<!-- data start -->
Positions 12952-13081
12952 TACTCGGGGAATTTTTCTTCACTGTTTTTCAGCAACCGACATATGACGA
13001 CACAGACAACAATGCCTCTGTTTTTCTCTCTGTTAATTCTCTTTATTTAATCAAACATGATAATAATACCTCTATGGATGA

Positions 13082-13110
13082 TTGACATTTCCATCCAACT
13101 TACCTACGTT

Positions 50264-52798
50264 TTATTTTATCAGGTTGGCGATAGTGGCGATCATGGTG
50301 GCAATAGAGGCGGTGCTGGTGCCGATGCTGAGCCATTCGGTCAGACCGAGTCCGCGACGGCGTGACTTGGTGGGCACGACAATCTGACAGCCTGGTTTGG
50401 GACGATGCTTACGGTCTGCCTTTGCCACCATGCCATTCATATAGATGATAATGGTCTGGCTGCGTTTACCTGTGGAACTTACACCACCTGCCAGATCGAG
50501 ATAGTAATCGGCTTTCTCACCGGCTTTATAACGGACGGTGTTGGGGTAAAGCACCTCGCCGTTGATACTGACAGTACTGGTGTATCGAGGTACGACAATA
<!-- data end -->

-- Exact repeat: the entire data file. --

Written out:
Positions 12952-13081
12952 TACTCGGGGAATTTTTCTTCACTGTTTTTCAGCAACCGACATATGACGA
13001 CACAGACAACAATGCCTCTGTTTTTCTCTCTGTTAATTCTCTTTATTTAATCAAACATGATAATAATACCTCTATGGATGA

Positions 13082-13110
13082 TTGACATTTCCATCCAACT
13101 TACCTACGTT

Positions 50264-52798
50264 TTATTTTATCAGGTTGGCGATAGTGGCGATCATGGTG
50301 GCAATAGAGGCGGTGCTGGTGCCGATGCTGAGCCATTCGGTCAGACCGAGTCCGCGACGGCGTGACTTGGTGGGCACGACAATCTGACAGCCTGGTTTGG
50401 GACGATGCTTACGGTCTGCCTTTGCCACCATGCCATTCATATAGATGATAATGGTCTGGCTGCGTTTACCTGTGGAACTTACACCACCTGCCAGATCGAG
50501 ATAGTAATCGGCTTTCTCACCGGCTTTATAACGGACGGTGTTGGGGTAAAGCACCTCGCCGTTGATACTGACAGTACTGGTGTATCGAGGTACGACAATA